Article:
Animal study suggests that adding killed spores could improve anthrax vaccine

Feb 12, 2002 (CIDRAP News) – An anthrax vaccine made by combining a component of the anthrax toxin with killed anthrax spores has been tested successfully in animals, according to a report in the February issue of Infection and Immunity. The report suggests that a similar vaccine for humans could be safer and more effective than the acellular vaccine now in use.

The vaccine consists of anthrax protective antigen (PA, one of three components of the anthrax toxin) and formaldehyde-inactivated spores (FIS). It provided mice and guinea pigs with 100% protection against large doses of anthrax spores, according to the report by Fabien Brossier and colleagues at the Pasteur Institute in Paris.

The human vaccine now in use, consisting of anthrax PA, requires several doses and causes some side effects. Further, it appears to be less efficient than the existing veterinary vaccine, which is made of live spores of a weakened anthrax strain, according to a Pasteur Institute news release. The live attenuated vaccine is unsuitable for humans because of toxic side effects, the release says.

The existing human vaccine acts against the anthrax toxin but does not block the multiplication of anthrax bacilli, according to the Pasteur team. Thus they designed a vaccine to target both toxemia and septicemia. They used PA and killed spores of a genetically detoxified variant of the Sterne strain, the strain used in the veterinary vaccine. Mice and guinea pigs were vaccinated with either PA alone, PA and FIS, or FIS alone, and then were exposed to heavy doses of virulent anthrax spores.

Guinea pigs protected with PA alone or FIS alone were poorly protected: only 2 of 9 animals with PA alone and 1 of 4 animals with FIS alone survived. Guinea pigs that received the combination vaccine were protected in a dose-dependent manner. Three of 5 animals that were injected with PA plus 105 FIS survived, and protection increased to 100% with vaccines consisting of PA plus 107 FIS and of PA plus 108 FIS (5 of 5 and 9 of 9 animals, respectively). The differences in survival between both of the single-component vaccines and the combined vaccine were significant (P<.05 or lower).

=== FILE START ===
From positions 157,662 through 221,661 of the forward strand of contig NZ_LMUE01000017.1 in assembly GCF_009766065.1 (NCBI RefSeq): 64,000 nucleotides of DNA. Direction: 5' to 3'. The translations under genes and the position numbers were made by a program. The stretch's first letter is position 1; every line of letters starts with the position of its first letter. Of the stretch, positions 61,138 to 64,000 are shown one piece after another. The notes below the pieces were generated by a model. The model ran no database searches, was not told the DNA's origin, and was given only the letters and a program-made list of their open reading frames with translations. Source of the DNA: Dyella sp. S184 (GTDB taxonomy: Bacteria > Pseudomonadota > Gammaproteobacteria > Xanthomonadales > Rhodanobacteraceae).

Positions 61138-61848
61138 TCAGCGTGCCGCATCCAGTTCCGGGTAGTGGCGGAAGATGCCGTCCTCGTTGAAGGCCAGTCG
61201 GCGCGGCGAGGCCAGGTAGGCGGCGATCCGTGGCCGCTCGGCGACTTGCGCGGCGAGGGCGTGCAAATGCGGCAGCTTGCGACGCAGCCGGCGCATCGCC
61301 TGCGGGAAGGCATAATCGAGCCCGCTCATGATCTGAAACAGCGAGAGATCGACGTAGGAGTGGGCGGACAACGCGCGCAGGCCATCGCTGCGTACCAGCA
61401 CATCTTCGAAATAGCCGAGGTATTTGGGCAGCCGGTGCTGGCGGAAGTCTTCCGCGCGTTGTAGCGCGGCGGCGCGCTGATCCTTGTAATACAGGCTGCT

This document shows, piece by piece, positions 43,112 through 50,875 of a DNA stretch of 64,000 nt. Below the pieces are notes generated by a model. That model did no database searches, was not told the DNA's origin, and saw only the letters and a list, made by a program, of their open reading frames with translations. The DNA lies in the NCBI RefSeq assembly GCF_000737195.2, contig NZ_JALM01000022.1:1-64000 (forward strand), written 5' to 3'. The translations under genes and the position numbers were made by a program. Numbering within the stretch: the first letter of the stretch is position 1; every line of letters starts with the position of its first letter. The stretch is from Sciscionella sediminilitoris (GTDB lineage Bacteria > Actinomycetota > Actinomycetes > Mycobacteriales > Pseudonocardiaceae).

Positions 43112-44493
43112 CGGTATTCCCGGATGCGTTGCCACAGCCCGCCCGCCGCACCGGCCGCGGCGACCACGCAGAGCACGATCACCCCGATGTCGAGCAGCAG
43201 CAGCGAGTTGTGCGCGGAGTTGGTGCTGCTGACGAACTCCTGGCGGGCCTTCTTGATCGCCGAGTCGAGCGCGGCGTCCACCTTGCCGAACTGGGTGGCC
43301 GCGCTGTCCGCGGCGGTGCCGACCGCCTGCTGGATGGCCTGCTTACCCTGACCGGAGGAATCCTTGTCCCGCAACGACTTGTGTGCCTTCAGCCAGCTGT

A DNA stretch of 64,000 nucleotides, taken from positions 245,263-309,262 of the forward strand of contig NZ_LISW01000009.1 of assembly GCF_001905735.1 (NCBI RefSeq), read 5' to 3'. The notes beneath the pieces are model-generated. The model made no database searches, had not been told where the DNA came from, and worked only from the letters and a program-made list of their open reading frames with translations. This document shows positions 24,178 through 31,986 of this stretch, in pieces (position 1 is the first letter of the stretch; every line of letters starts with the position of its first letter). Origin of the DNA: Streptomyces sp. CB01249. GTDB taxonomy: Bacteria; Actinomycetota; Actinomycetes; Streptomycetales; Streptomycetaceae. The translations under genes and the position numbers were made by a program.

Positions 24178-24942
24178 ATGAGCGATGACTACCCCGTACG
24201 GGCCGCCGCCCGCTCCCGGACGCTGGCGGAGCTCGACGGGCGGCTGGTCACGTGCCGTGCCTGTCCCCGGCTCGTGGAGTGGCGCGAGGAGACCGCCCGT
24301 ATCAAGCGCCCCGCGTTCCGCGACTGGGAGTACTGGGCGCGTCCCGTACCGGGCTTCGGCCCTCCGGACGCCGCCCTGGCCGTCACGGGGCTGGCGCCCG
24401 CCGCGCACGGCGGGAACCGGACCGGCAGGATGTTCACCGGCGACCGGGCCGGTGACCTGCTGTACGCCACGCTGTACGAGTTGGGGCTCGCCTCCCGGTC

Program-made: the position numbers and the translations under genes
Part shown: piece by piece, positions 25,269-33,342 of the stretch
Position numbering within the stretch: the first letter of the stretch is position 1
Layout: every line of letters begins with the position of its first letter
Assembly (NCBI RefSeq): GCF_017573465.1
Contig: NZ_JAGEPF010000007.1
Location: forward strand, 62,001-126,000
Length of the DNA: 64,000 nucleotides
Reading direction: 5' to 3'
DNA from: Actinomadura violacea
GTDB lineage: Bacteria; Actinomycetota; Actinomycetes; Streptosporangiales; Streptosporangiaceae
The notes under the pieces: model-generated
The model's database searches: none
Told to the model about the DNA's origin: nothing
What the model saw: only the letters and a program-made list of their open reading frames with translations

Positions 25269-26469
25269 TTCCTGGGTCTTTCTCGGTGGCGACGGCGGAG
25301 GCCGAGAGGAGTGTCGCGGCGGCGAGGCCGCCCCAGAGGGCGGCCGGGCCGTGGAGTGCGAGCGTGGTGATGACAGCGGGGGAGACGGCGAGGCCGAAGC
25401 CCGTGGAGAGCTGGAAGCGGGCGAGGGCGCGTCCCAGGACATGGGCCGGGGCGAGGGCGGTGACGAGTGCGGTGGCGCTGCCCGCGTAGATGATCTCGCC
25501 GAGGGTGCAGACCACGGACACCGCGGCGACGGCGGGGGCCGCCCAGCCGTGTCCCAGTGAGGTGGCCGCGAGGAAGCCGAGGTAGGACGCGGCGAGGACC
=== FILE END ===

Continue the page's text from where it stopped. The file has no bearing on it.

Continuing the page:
Results were generally similar in mice, which were challenged with two anthrax strains—17JB, a laboratory strain, and 9602, a more virulent wild-type strain. For the 17JB challenge, 3 of 6 mice vaccinated with PA alone survived, as did 2 of 6 mice vaccinated with FIS alone, but all 6 mice treated with PA plus 108 FIS survived. For the 9602 challenge, there were no survivors among 18 mice protected with PA alone and 12 mice protected with FIS alone, but all 24 mice on the combination vaccine survived (P<.01).

The researchers also found that both guinea pigs and mice showed significant levels of serum antibodies against PA and spore antigens. To determine if the 100% protection seen with the combination vaccine was a result of activity against toxemia alone, they measured the neutralizing activities of sera from mice immunized with PA alone and sera from mice treated with the combined vaccine. They found that the toxin-neutralizing activity of the combination-vaccine pool was no higher than that of the PA pool. Thus they conclude, "The effect of spores on protective immunity is therefore not a consequence of greater neutralization of toxin activity." Because the animals showed an antibody response to spore antigens, the authors add, "The improved protection may be a consequence of the response to these antigens, as has been proposed for live spore vaccines."

To further test the contribution of killed spores to immunity, the authors constructed a PA-deficient variant of strain 9602 (by making a deletion in the gene that encodes PA) and challenged guinea pigs and mice with it. Immunization with PA alone did not protect any of the animals, whereas immunization with FIS protected 5 of 5 guinea pigs and 3 of 6 mice. Mice were far more sensitive to strain 9602P than guinea pigs were.

The researchers conclude that "inclusion of killed spores greatly enhances the protective efficacy of a PA-based vaccine. Immunization with FIS plus PA provides a synergistic protective immunity acting on both toxemia and infection. The immune response induced by FIS may act early by blocking germination, a critical step at the onset of pathogen multiplication." They add that their results "may serve as the basis for the first design, for human use, of a subunit vaccine as protective as the current live veterinary vaccine."

Brossier F, Levy M, Mock M. Anthrax spores make an essential contribution to vaccine efficacy. Infect Immun 2002;70(2):661-4

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